The United Nations Children’s Fund (UNICEF), the International Organization for Migration (IOM), and the U.S. have launched a partnership to support Vietnam in protecting children from violence and tackling human trafficking.
The Bureau of International Narcotics and Law Enforcement Affairs (INL) of the U.S. Department of State, UNICEF, and IOM announced the three-year partnership on Tuesday, noting that it aims to help the Vietnamese government strengthen systems to better protect children from violence, as well as effectively tackle human trafficking and migrant smuggling, according to a join press released published by the INL, IOM, and UNICEF.
“INL and the U.S. Mission to Vietnam are proud to work with the Vietnamese government, IOM, and UNICEF to support a new project that will seek to protect the most vulnerable and precious members of our societies,” Todd D. Robinson, INL assistant secretary, said during his visit to Vietnam from Washington, D.C..
“By increasing protections for children, we also safeguard the future of our nations.”
In 2020, the Vietnamese government estimated that the number of children subject to various forms of abuse, including violence, sexual abuse, trafficking, abandonment, and neglect, accounted for approximately five percent of the country’s child population.
According to 2021 statistics provided by Vietnam’s Ministry of Public Security, 40 percent of the total number of trafficked victims identified were children.
Evidence suggests that the number of children facing increased vulnerability has grown amid the social and economic impacts of the COVID-19 pandemic.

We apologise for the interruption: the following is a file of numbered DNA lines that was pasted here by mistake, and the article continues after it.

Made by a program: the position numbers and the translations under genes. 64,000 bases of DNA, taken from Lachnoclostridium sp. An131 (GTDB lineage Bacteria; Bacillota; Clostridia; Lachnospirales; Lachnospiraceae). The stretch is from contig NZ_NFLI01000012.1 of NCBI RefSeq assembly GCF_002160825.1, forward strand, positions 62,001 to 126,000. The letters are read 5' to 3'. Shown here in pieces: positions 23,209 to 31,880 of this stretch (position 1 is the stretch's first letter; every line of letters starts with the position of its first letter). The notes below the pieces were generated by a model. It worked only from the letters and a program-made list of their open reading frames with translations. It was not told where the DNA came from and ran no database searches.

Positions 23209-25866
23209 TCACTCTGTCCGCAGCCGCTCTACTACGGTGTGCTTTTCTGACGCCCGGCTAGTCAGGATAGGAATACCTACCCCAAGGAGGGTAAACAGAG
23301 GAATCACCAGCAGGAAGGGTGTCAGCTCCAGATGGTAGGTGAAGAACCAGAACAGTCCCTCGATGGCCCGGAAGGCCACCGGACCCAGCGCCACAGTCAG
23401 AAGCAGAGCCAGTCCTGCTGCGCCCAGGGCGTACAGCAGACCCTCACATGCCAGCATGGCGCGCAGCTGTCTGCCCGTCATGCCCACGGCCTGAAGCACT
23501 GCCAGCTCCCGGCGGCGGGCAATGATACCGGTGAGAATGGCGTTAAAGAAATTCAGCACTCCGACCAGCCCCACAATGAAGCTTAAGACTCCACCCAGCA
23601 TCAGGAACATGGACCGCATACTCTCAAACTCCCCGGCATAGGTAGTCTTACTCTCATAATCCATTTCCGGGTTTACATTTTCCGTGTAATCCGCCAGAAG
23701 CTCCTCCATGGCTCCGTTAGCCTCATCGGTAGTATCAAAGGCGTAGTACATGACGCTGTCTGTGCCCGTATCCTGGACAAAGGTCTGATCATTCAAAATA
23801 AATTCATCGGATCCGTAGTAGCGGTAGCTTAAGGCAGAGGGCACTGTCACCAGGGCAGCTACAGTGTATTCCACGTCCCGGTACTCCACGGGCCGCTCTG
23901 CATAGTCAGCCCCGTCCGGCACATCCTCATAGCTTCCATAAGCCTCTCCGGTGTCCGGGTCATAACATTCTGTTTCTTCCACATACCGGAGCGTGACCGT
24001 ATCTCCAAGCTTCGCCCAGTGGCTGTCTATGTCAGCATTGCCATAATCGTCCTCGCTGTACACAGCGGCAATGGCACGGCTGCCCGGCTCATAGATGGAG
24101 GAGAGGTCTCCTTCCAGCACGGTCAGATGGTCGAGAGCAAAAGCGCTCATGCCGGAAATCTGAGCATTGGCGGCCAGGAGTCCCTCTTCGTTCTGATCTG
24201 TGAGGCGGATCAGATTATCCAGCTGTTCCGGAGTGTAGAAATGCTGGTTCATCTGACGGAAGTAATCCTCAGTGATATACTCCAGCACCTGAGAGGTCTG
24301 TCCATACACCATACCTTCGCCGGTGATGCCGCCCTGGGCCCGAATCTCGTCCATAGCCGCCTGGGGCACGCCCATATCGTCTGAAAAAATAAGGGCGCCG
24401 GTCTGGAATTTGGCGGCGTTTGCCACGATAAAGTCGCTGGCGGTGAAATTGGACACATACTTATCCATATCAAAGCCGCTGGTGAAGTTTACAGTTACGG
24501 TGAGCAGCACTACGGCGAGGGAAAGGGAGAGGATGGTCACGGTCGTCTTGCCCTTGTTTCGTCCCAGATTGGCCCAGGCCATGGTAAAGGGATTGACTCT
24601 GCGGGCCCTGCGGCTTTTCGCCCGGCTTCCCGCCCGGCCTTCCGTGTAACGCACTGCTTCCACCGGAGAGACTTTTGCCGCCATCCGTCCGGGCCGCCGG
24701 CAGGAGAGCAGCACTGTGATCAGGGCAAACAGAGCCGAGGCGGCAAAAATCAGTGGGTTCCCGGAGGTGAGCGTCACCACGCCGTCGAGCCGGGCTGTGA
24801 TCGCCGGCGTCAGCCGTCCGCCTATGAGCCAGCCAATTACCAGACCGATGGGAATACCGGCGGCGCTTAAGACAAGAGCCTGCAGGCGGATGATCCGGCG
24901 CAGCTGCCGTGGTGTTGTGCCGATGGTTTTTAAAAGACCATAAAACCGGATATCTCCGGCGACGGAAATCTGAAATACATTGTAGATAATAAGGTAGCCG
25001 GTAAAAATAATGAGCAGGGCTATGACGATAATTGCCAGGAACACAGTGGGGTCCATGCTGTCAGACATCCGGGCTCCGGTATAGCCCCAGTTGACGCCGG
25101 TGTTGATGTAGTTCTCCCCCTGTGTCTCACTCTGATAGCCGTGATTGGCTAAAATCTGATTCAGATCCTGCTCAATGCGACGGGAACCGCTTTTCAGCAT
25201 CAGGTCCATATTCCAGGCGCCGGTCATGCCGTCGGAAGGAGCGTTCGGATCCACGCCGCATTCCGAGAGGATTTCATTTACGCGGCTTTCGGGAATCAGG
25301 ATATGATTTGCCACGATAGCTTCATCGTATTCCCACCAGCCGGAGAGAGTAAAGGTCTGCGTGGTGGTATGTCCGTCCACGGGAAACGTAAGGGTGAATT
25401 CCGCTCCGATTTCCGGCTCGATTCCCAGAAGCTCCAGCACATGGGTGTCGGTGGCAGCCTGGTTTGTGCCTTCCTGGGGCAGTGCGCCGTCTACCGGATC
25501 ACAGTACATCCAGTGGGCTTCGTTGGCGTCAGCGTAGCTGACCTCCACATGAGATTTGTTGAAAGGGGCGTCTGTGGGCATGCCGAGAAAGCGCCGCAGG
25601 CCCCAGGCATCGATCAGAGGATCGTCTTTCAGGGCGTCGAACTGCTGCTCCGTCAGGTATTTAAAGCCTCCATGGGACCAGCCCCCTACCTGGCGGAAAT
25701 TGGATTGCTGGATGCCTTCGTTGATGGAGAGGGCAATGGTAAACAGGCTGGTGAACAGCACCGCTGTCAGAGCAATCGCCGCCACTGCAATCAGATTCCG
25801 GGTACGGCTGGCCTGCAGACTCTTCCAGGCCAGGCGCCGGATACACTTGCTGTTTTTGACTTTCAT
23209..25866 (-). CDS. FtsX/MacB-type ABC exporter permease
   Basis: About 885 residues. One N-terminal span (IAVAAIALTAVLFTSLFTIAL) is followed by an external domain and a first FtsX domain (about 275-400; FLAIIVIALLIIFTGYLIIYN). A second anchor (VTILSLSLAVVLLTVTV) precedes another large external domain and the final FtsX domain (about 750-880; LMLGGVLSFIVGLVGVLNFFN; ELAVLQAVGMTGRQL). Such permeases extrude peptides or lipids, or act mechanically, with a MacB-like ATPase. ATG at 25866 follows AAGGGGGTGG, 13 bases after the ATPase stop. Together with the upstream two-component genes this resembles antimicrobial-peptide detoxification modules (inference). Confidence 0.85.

This includes children in families that have experienced livelihood challenges, increased levels of violence and gender-based violence in homes, and increased numbers of children who have dropped out of school in order to try to support their loved ones.
“This program puts the safety, the protection of girls and boys from abuse, exploitation and trafficking at the top of the agenda,” said Rana Flowers, UNICEF representative.
“Our goal in coming together is to strengthen justice for children, to facilitate a strengthened protective net and support system around children and their families, in the communities where they live.”
It is crucial to equip police, border guards, judges, lawyers, and court personnel with essential knowledge and skills on child-friendly and gender-sensitive criminal judicial techniques and procedures, said Park Mihyung, chief of mission at the International Organization for Migration in Vietnam.
The three-year project aims to achieve its objective through a three-pronged approach, namely improving legal and policy frameworks for protection of minors, strengthening capacity of law enforcement, including border guards, and justice officers, and enhancing access of children victims of abuse to timely and quality protection services.